Investing in certificates of deposit (CDs) starts with understanding what a CD is and how it works. A CD can generally be described as a type of federally insured savings account. Whereas traditional savings accounts enable depositors to access their money whenever they want it (albeit only six times a month), CDs generally require investors to keep their money invested for a specific period of time in exchange for predetermined monthly interest payments.
The original investment is returned in a lump sum on what is referred to as the CD's maturity date. While many certificates of deposit have no minimum investment requirement, some do—of $500, $1,000, or more. CDs are commonly purchased through banks, credit unions or similar financial institutions. When CDs are purchased through a brokerage firm, they are referred to as brokered CDs.
- A CD is a type of federally insured savings account in which you invest funds for a specified period of time in exchange for predetermined monthly interest payments.
- Accessing funds invested in a CD prior to the maturity date, even when allowed, often results in an early withdrawal penalty.
- One way to address early withdrawal penalties in a portfolio is to create a CD ladder, which involves investing equal sums of money in multiple CDs, each with a different maturity date.
- Different types of CDs may fit investors' needs, from bear and bull CDs to callable, variable-rate, and zero-coupon CDs, among others.
Benefits of CDs
CDs offer investors a safe place to earn a predictable stream of income. The safety comes from the Federal Deposit Insurance Corporation (FDIC), a government agency that protects depositors against bank failure, which provides up to $250,000 of insurance per depositor in the event of bank failure. (Investors with more than $250,000 should make deposits at multiple banks to make sure all of their assets are protected by the FDIC.) The National Credit Union Administration (NCUA) provides the same level of insurance for CDs purchased through a credit union, which are known as share certificates.
CDs typically offer higher interest rates than traditional savings accounts as compensation for reduced flexibility in withdrawal options. Longer maturity dates tend to pay higher rates of interest than shorter maturities, so investors with long time horizons have an even greater incentive to choose a CD instead of a savings account.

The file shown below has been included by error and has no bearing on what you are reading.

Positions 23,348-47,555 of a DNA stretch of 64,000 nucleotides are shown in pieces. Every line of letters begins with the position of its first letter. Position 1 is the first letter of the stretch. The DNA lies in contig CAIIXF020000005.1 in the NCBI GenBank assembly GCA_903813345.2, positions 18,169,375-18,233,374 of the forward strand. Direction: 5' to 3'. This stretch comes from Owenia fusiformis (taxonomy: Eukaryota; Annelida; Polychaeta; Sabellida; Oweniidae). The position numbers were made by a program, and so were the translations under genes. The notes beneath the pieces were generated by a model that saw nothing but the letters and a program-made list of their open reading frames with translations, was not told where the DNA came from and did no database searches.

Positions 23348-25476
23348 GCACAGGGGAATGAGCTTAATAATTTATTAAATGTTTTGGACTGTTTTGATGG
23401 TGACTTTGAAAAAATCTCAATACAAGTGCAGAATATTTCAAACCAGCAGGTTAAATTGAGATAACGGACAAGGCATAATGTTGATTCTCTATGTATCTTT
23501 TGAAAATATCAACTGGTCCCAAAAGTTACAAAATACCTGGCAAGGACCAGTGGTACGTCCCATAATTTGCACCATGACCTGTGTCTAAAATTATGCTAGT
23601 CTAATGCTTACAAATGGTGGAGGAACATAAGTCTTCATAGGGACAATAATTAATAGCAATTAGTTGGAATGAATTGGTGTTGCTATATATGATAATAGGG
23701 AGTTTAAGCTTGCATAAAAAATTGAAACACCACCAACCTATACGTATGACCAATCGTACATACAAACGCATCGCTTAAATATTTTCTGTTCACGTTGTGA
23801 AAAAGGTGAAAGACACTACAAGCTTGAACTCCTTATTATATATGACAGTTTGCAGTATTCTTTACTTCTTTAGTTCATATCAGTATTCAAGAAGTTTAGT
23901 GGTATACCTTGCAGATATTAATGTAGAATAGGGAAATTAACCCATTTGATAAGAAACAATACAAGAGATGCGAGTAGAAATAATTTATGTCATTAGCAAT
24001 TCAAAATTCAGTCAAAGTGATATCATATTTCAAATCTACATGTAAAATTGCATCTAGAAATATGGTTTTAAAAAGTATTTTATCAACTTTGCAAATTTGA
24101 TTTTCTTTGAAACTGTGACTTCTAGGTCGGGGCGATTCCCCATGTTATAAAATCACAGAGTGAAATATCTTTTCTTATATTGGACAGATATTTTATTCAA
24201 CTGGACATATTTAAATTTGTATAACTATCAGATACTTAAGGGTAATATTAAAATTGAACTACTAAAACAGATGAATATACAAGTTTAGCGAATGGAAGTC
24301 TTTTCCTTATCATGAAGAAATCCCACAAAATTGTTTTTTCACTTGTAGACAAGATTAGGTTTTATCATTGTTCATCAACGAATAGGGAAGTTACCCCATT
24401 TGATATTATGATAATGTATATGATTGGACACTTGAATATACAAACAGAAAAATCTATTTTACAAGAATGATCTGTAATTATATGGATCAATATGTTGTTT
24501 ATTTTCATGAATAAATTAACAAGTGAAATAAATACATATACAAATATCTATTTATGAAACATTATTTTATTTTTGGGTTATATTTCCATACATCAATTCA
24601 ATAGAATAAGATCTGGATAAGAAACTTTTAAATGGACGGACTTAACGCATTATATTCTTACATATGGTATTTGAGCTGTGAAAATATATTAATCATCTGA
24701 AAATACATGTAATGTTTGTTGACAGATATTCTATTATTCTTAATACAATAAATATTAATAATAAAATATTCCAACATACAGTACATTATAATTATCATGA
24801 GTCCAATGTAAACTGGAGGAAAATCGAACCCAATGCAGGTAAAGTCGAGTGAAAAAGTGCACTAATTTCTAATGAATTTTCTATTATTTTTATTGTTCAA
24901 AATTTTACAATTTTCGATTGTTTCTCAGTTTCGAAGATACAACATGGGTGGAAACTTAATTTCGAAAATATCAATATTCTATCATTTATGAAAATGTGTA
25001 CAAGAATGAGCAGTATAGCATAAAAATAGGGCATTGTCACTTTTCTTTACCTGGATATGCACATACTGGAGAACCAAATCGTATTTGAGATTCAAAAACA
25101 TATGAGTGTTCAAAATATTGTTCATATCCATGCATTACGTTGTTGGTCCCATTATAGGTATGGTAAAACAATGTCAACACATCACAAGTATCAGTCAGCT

CDs are sometimes compared to annuities because both offer income streams and insurance protection and are available in similar variations. While annuities often pay higher rates of interest, CDs offer greater flexibility, lower cost, FDIC insurance (versus private insurance), and are less complex than annuities, making them attractive to conservative investors.
Buy One and Hold: Risks and Limitations
The simplest approach to investing in CDs is to buy one and hold it until it matures. There are several risks and limitations with this strategy. The first is that interest rates may fall over time, so when the CD reaches maturity and the proceeds are ready to be reinvested into another CD, the next investment will offer a lower interest rate. Alternatively, if interest rates rise, you can lose out on a higher rate if your CD hasn’t yet reached maturity.
Another risk is tied to the fact that the money invested in a CD is usually unavailable to spend until the CD matures. In cases where it can be accessed prior to the maturity date, taking the money out early often results in a financial penalty. Penalties can vary widely, according to a 2019 study by DepositAccounts.com, with some providers wiping out 30 days’ worth of interest on a one-year CD and others taking the entire year’s worth.
Long-term CDs, such as those with five-year maturity rates, come with a similarly notable range of penalties, from 90 days at the low end to 730 days at the high end. Brick-and-mortar banks tend to have lower penalties than internet banks, but regardless of institution, investors need to shop carefully and pay attention to the details. CD rates, minimums, and penalties vary substantially across institutions, so shopping around for a CD is a critical first step to earning as much bang for your buck as possible.
Check your CD terms carefully: Many banks allow accrued interest to be withdrawn before maturity without a penalty.
Source: DepositAccounts.com Study.
Early withdrawal penalties can present both short-term and long-term challenges with regard to an investor’s ability to address unplanned spending needs and financial developments that require an adjustment to long-term plans. Fortunately, there are investment strategies available to help address these challenges.
One option is known as a CD ladder. To construct a laddered portfolio, equal sums of money are invested into multiple CDs, each with a different maturity date. For example, a $100,000 investment could be spread out over 10 years as follows:
Each maturity date can be thought of as one rung on the ladder. Using this strategy provides defined dates on which each CD will mature and a specific amount of money that an investor can plan to have available on each date. The money can be used to address spending needs or, if it’s not needed, can be used to invest in a new 10-year CD, thereby extending the ladder.